Employees today are very clear about what they want. They’re ambitious and don’t believe in settling for anything less than what they think they deserve. If they feel that an organization can’t give them what they’ve gleefully come seeking, they’ll want out the moment they get a chance. The fear of sudden resignations on crucial posts is thus an ever-present fear for HR, now more than ever. In fact, the quit rates in the US rose to a 17-year high of 2.4% from 2.3% last year.
High employee turnover can impose hefty expenses on companies and dampen employee morale. That’s definitely a cause for concern, but there’s always less reason to worry when you’ve invested in preventive measures. This is where Onboarding comes in.
Imagine this scenario: You stumble upon a book, the cover is fetching and the synopsis at the back also looks promising, so you decide to give it a shot. But reading just the first few pages, you know it’s not going to be your cup of tea.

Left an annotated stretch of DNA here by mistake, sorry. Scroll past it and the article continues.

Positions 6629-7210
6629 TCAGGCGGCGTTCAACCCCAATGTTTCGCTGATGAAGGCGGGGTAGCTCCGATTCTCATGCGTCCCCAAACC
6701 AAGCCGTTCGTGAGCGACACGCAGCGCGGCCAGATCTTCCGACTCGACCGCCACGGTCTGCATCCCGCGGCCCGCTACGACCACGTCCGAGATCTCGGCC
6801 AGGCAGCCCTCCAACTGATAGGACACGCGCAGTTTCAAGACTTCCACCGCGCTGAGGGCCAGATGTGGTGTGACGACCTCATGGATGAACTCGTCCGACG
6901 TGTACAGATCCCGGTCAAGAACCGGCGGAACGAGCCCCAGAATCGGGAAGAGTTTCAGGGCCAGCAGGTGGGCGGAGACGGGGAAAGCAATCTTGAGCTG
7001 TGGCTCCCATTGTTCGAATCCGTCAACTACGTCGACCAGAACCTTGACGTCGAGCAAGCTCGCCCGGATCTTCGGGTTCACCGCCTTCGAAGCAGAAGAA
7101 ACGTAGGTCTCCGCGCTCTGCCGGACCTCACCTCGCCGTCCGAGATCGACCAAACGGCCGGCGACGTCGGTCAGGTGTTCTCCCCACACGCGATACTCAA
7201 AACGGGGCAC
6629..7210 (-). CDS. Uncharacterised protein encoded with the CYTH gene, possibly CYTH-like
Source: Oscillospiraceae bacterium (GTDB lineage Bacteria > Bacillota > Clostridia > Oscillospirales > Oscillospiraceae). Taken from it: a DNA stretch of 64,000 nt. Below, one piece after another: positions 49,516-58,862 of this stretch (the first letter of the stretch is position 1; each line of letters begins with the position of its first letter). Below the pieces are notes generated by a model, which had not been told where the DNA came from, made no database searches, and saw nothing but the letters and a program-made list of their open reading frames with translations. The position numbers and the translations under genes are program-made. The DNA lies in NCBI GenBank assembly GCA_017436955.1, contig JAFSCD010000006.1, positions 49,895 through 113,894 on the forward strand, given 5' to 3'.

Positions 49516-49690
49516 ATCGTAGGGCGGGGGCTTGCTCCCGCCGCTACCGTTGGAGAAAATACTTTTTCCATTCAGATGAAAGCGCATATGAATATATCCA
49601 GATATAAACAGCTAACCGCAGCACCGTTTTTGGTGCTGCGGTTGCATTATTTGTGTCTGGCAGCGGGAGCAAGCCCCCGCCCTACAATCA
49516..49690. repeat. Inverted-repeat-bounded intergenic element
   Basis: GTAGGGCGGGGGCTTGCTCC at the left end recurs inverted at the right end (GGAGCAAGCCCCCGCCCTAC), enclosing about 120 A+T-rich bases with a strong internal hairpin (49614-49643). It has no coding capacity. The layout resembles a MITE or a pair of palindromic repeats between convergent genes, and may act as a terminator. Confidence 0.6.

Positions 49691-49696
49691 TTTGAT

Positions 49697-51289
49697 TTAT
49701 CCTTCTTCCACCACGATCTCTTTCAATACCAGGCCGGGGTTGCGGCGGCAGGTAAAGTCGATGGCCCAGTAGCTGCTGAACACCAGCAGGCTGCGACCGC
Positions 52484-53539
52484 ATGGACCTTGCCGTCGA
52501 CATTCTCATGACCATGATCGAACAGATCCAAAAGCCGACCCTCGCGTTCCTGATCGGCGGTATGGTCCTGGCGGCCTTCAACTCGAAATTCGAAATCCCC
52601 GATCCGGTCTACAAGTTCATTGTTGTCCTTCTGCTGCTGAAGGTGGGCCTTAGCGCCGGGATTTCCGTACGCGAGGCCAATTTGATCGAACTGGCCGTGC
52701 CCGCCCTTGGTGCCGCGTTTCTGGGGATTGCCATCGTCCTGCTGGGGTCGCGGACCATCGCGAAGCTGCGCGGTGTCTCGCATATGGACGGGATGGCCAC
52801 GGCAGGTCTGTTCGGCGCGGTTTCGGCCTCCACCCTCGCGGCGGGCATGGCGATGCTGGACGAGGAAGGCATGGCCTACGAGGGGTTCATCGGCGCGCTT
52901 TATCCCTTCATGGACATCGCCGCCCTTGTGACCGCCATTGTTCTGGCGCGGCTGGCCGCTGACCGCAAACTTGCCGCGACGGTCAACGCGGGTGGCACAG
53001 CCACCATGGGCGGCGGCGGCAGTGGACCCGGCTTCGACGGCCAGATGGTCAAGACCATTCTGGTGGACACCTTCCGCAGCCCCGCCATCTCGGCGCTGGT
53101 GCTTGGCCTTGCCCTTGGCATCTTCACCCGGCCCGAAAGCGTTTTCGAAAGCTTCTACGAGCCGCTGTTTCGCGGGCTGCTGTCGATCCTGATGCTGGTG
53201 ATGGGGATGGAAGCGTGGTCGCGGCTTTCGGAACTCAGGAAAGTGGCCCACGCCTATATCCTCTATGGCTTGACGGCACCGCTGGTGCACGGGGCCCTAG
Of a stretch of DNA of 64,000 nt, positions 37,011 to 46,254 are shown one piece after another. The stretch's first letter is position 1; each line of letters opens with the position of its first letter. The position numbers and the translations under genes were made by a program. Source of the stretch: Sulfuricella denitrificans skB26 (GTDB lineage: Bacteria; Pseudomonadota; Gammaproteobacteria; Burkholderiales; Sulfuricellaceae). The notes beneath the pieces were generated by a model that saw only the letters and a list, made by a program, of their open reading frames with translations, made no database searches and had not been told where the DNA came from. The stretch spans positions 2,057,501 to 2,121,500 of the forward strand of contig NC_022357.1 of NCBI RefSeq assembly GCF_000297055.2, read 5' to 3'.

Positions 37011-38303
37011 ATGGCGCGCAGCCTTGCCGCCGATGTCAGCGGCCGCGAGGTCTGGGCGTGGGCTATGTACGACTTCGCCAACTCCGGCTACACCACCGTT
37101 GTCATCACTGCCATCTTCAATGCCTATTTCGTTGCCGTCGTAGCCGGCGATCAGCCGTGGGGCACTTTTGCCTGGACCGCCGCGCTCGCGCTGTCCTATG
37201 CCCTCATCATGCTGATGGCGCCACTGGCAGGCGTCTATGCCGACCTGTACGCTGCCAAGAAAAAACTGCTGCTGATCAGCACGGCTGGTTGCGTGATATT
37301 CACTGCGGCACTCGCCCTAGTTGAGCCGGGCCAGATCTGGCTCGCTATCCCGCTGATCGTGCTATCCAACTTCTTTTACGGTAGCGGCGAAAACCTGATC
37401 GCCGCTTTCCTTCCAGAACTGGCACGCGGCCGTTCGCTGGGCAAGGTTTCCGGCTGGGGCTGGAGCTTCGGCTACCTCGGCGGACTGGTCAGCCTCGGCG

You see, an individual’s experience with the first leg of any journey invariably informs their impression of what the rest of it is going to be like.
That’s exactly the deal with onboarding.
An employee will view their onboarding as a microcosm of what their journey at the organization would be like. It’s going to set the tone for how they will perceive the organization, it’s people and its culture from that point forward.
A good onboarding program, where every colleague enthusiastically pitches in to make the new hire feel comfortable, one which is thoroughly planned, well spread out, and reveals meaningful insights, will show to the employee that the organization walks its talk, while a poor onboarding program will show to the employee that it’s lofty claims are just smoke and mirrors.